Some late season performance shifts that fantasy owners may have overlooked.
Hello. Remember me? I’m fantasy baseball. I know it is September and now that college football and pro football are both underway, I am like the forgotten leftovers in the back of the fridge. With just two and a half scoring periods left, there is not much you are going to be able to do with your roster, but there have definitely been several interesting statistical stories happening over the last few weeks that may have been overlooked by most of you. The correlation between late season success and the following season’s success is not terribly strong, but before Jose Bautista became Joey Bats, he was hitting home runs in September of ’09, and nobody noticed because they were watching football. Before Ben Zobrist had his breakout 2009, he had an excellent September in 2008 to help push the Rays into their first ever postseason berth while nobody noticed. With that in mind, did you know….
The rest of this article is restricted to Baseball Prospectus Subscribers.
Not a subscriber?
Click here for more information on Baseball Prospectus subscriptions or use the buttons to the right to subscribe and get access to the best baseball content on the web.
While some teams still have playoff spots at stake, those that have already secured them needn't stress about their September records.
While looking toward the future with our comprehensive slate of current content, we'd also like to recognize our rich past by drawing upon our extensive (and mostly free) online archive of work dating back to 1997. In an effort to highlight the best of what's gone before, we'll be bringing you a weekly blast from BP's past, introducing or re-introducing you to some of the most informative and entertaining authors who have passed through our virtual halls. If you have fond recollections of a BP piece that you'd like to nominate for re-exposure to a wider audience, send us your suggestion.
While the Braves and Phils are playoff-bound, the NL East's other three teams will use September to evaluate potential roster moves.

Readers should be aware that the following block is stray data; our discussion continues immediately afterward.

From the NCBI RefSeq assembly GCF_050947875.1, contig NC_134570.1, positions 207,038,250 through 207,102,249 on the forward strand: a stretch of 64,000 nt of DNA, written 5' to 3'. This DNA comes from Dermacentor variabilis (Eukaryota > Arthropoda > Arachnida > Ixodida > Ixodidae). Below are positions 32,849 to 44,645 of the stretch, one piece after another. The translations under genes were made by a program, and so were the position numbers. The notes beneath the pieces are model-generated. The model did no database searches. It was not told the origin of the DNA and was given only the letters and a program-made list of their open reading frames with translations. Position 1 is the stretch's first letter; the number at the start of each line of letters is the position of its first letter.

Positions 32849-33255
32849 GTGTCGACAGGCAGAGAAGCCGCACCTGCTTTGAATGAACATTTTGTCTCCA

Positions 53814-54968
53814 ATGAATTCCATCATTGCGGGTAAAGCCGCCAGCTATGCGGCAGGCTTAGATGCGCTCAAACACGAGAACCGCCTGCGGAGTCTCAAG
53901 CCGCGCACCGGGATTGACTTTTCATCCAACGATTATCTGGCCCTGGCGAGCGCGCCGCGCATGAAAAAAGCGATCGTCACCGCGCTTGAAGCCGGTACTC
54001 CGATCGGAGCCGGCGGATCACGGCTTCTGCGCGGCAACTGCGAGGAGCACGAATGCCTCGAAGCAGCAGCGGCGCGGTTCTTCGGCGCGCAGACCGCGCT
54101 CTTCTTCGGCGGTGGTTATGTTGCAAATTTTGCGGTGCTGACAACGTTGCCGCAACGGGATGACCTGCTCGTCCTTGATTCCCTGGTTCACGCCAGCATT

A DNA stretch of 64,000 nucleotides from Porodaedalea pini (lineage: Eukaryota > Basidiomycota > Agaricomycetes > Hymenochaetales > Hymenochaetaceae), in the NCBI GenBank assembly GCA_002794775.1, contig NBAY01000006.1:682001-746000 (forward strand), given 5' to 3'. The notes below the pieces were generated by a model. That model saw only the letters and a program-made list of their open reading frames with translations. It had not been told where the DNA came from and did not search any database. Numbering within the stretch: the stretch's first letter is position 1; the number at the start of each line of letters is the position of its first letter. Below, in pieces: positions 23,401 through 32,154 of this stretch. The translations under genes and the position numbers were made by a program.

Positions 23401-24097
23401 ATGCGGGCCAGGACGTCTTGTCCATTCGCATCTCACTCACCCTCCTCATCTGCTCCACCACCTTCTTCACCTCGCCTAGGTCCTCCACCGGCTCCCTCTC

Last week, we looked at the immediate future of the playoff-bound Atlanta Braves and Philadelphia Phillies and their possible matchups in the first round. But the other three NL East teams are not going anywhere after September; they will be packing it up for the long winter months and awaiting the 2012 season. So what do these teams have to look forward to as they approach the last month of the 2011 season?
Florida Marlins: Hanley Ramirez and His Health It is no secret that Ramirez's season has been a disaster. The highest-paid Marlin has had a 0.6 WARP season through 385 plate appearances, and he has missed playing time due to two separate DL stints for different injuries. Those two stints represent the first and second trips to the DL in Ramirez's brilliant career, though he did miss much of the last month of 2010 with soreness in his left elbow.
Some prospects seemingly destroyed their stock with poor first halves, but these players have resurrected their seasons after the All-Star breaks.
Prospect stock can have wild variance, and while it is wrong to react too much to one bad start or one hot streak at the plate, a good or bad month or two—along with corresponding scouting reports—can impact how the industry views a player's future. Every year, there are hundreds of players who fail to live up to expectations. Here's an all-star team of players who hurt themselves early, but have regained their prospect status.
Nolan Ryan opens up about the Astros potential move to the AL, and a look at some reinforcements on the way for the Rangers' pitching staff.
Before the Texas Rangers collected a narrow 3-2 win over the major league-worst Houston Astros on Wednesday night and earned the right to proudly hoist the coveted Silver Boot—awarded each year to the winner of the six-game season series between the Rangers and their intrastate "rivals" down at the other end of Interstate 45; yes, it's just as thrilling for the victor's fans as I'm making it sound here—above their heads, the traveling delegation of Rangers beat writers asked team president Nolan Ryanif he wantedthe Houston Astros to make the rumored league-to-league jump from the NL Central to the AL West.